Technical and Scuba Diving Dive Gas Blending App for Nitrox and Trimix | iMixer by Arcinsight Solutions


Technical Diving Scuba App for Blending Nitrox & Trimix








Scuba Gas Blending App for blending Nitrox and Trimix for Technical Diving

Nitrox and Trimix Dive Gas Blending App for Technical Scuba Diving

Dive Gas Blending App for blending Nitrox and Trimix for Scuba Diving

EANx Technical Scuba Diving App for blending Nitrox and Trimix

Scuba Diving App for Dive Gas Blending of Nitrox and Trimix for Technical Diving

Technical Diving Gas Blending App for blending Nitrox and Trimix for Scuba Diving




Best Technical Dive Gas Blending App for Nitrox and Trimix - iMixer






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iMixer Calculations


iMixer can generate blending plans using both ideal and real gas calculations. Many gasses follow the ideal gas law very closely at low pressures. As gas pressures increase blending calculations using the ideal gas law begin to loose a little accuracy.  This is because no gas is truly ideal. In most cases the difference in blending plans created using ideal gas verses real gas calculations fall within an acceptable margin of error. iMixer provides both sets of calculations.


The Ideal Gas Law describes the relationships among the four variables temperature (T), pressure (P), volume (V), and moles of gas (n):


                p V = n R T


                p = absolute pressure (not gauge pressure)

                V = volume

                n = amount of gas (moles)

                R = ideal gas constant

                T = absolute temperature (Kelvin)


Real gas laws try to predict the true behavior of a gas by putting in terms to describe attractions and repulsions between molecules. One real gas law is the van der Waals equation:


[P + (n2a/V2)](V - nb) = nRT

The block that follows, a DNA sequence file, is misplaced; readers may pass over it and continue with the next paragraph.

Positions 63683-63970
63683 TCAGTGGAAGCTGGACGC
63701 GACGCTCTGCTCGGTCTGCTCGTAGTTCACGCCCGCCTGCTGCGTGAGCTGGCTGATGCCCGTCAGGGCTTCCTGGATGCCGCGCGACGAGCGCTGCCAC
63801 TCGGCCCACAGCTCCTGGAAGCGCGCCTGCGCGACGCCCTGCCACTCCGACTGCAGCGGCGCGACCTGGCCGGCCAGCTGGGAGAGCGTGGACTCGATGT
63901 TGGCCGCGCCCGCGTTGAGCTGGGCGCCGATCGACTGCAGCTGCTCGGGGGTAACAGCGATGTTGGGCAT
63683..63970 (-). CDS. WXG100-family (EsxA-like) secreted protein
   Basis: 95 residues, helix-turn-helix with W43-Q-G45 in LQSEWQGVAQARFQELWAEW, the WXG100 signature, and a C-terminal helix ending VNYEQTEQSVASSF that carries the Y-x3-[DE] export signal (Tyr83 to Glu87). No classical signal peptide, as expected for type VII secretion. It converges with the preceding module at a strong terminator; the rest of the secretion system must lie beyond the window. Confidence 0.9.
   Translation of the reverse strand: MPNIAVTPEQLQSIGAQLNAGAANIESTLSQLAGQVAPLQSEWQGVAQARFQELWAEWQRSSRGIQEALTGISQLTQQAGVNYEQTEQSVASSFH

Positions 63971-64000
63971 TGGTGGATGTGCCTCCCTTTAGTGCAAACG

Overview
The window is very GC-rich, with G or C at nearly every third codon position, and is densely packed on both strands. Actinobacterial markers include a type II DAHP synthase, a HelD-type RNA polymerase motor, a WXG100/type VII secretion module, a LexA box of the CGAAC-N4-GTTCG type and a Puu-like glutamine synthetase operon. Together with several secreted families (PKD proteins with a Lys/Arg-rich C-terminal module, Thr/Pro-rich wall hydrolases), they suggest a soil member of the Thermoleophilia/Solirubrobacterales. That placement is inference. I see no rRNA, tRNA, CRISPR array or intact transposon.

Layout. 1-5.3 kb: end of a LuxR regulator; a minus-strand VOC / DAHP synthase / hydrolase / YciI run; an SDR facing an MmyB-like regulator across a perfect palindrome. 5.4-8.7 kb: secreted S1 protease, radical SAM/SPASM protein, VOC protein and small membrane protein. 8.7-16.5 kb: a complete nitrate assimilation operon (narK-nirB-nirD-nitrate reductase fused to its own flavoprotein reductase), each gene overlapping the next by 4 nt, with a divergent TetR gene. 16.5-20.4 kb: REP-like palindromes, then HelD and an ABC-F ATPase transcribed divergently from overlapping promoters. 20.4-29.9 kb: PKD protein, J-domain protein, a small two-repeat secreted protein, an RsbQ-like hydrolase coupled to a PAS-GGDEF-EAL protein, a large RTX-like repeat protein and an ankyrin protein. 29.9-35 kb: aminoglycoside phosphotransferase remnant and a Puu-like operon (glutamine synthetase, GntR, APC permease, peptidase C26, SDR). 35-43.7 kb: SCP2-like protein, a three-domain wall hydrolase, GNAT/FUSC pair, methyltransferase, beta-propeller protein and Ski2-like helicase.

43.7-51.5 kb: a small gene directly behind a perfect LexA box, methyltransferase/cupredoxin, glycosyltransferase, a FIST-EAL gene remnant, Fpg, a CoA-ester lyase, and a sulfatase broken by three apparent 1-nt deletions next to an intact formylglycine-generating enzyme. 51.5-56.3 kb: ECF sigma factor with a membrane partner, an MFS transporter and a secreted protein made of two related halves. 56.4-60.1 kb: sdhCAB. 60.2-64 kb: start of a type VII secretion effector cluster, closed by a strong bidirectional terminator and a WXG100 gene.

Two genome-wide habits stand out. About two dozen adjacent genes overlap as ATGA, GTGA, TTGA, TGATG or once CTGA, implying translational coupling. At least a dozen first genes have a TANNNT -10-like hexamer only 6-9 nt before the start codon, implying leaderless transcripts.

P - pressure

V - volume

n - number of moles

T temperature (Kelvin)

R -  ideal gas constant


The first parameter, a, is approximates the attractive forces between molecules while the second parameter, b, is approximates the repulsive forces. Tables for a and b values for a specific gas can be found in many Chemical Engineering textbooks.


If the units of P, V, n and T are atm, L, mol and K, respectively, the metric value of R is 0.0821 while the imperial value is 10.73159. The constants a and b for N2 is 1.408 and 0.03913. For Othe a and b constants are 1.378 and 0.03183. For He they are 0.03457 and 0.0237.


To calculate the volume of a real gas, V in term n2a/V2 can be approximated as: nR/T (from the ideal gas calculation). Volume and pressure can be calculated with these formulas:


V = nR3T3/(PR2T2+aP2) + nb


P = nRT/(V - nb) - n2a/V2


Calculations using the ideal gas law can be performed in units of pressure (PSI, BAR) or volume (FT3, L3).  Computations are simple and easy to validate. Calculations using the van der Walls equation are performed using quantity of gas (mols).


Due to the correction factors a and b approximating the attraction and repulsion of molecules the process of producing a blending plan is a little more complex. We start by figuring out the quantity of the O2, N2, and He components of the starting gas. We then calculate the quantity of gas (in mols) to be added at each step in the process using either O2, He, bank gas, or top off gas. After adding gas at each step we recalculate the pressure and continue adding gas until we reach our target.


A good source for information on real and ideal gasses can be found at SoftChemistry online (


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